A guest blog by one of our Partners, Anna Hildebrand Mrozek from Poland

 

“Happy who taught their children to enjoy the little things.”

Jeremias Gotthelf

 

Our friends from the Siem Reap school in Cambodia were very eager to join the School Happiness Week, that was in the same week as the International Week of Happiness at Work. The school is run by The Global Child organization (https://theglobalchild.org/).

We visited it for the first time in 2018 and then in 2019. The level of deficits they are struggling with, ranging from infrastructure to human resources, touched us deeply. We are in constant contact with them and we want to support them in a systemic way.

According to data from Save the Children, 96% of children begin their education in Cambodia, but less than 50% of them complete it. For still work that provides life is more important than gaining knowledge. In Cambodia, state schools, although free, teach very poorly and there are too few of them. The alternative are private prestigious primary schools in large cities, which, however, are more expensive even than schools in the West. Therefore, education far from big cities is based on small private nurseries, maintained by local communities and with the support of volunteers. The Siem Reap school belongs to such schools.

On the occasion of the Happy Week at School, the children recorded short interviews in which they talked about happiness. They also prepared drawings. They sent all of this to us. Thanks to their kindness, we can show these drawings.

The students talked about how happiness is associated with a happy family, health, happiness at school and at work.

In one of the drawings, a happy family is sitting at the table and having a meal together. This is an important moment for Cambodians – sharing a meal and eating it together. The second element of a happy family is the ability to learn – a child learning to have a better chance for the future. Another element is watching movies together. The last element is the father teaching his children his story and passing on the knowledge he has. It is also this difficult history and war that many parents remember.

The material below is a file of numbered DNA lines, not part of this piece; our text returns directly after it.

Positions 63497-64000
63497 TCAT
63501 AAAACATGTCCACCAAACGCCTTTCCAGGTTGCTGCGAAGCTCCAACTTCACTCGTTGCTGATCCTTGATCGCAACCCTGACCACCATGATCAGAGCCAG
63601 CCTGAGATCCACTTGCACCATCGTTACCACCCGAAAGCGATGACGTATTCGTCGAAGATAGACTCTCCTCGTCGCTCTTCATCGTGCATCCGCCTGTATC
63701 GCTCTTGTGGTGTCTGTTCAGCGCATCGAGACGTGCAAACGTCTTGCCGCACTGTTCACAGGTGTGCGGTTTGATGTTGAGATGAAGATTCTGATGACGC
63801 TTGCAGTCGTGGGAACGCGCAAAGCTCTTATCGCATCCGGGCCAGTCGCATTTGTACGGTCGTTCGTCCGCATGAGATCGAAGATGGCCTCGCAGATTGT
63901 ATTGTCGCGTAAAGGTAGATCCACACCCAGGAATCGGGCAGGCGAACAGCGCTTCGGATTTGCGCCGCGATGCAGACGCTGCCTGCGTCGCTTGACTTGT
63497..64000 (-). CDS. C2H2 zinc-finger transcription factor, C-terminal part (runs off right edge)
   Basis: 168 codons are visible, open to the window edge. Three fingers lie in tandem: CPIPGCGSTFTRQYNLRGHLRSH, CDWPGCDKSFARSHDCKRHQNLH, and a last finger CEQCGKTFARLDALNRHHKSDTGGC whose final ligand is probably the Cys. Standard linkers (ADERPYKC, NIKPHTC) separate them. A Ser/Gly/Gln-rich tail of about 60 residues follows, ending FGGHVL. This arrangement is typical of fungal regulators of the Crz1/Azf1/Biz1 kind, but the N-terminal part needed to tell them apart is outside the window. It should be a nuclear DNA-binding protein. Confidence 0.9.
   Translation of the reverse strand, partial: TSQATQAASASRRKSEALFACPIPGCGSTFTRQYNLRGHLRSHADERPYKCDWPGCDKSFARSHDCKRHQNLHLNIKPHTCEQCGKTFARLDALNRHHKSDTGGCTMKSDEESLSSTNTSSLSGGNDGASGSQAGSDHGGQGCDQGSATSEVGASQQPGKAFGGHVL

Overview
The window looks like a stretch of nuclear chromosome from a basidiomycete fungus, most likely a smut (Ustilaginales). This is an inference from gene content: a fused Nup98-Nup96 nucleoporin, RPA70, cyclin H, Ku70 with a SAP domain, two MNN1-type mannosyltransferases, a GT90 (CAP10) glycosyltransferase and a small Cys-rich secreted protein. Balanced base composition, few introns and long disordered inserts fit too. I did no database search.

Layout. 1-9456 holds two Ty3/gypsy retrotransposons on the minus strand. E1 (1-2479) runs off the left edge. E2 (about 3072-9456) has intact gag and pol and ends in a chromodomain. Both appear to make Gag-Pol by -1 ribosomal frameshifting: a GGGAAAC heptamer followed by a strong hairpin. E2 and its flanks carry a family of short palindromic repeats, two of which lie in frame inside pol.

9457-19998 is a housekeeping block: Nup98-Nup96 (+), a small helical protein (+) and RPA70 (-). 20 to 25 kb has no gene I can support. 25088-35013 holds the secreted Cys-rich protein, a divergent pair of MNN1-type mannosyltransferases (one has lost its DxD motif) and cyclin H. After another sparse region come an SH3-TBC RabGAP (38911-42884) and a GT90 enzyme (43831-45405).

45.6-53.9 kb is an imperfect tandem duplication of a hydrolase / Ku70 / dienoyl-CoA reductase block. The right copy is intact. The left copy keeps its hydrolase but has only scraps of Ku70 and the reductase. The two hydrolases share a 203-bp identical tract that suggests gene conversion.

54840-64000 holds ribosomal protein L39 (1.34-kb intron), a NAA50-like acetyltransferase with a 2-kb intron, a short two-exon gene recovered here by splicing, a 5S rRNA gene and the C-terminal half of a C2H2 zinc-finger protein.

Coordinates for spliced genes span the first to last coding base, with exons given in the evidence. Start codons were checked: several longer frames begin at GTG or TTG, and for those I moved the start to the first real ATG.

The second picture is about happiness in school. School is a very important place where knowledge and experience are gained in order to work to improve the living conditions in Cambodia. Young people greatly appreciate the fact that they have a chance to learn and can use it for the benefit of a country that is in constant, post-war reconstruction.

Another statement relates to happiness at work. The student understands it as mutual help, not evaluation, mutual respect, inspiration and teamwork that gives full energy. Work alone brings happiness. The slogan: “Me + work = happiness” is very meaningful.

Another dimension of happiness is health. By children from school in Cambodia, it is understood as physical exercise, regular meals, hygiene, frequent washing of hands, healthy sleep. As a consequence, we are healthy at work and at school.

 

 

Simple drawings, simple reflections, because it’s not about the level of complexity. More about experience and reflection. Their vision of the world and school is not very different from ours. With one exception – we “have” more and have a better chance. For going to school at all. For going to work at all. The GDP per capita in Cambodia is USD 1,390 (2017), and in Poland USD 15,629 (2019). Can you change your perspective …?

The change of perspective widens my field of view and understanding of the world, the situations in which I find myself every day. School in Cambodia, run by The Global Child, allows me to constantly enrich this perspective. And be grateful. For what I have and for them that I can be of use to them.

As I watched the drawings and videos recorded by Cambodian children and their personal, very moving thanks to us, I thought to myself: what if my children cannot go to school tomorrow? What if we can’t go to work? After all, this school (whatever it is) and work might not exist. I might not have a chance to educate my children in kindergarten, school, and college. I might not be able to get a job. And it’s not about the pandemic …

How often do we wonder about it? After all, tomorrow we may not have a chance to enjoy these privileges that we have every day. Trams, buses, TV sets, shops, fresh and frozen products, air-conditioned or heated rooms. Remote, hybrid, stationary, temporary work and education … we have a choice all the time.

What if I didn’t have that choice …?

Anna Hildebrand Mrozek

Fennande

Author Fennande

More posts by Fennande

Leave a Reply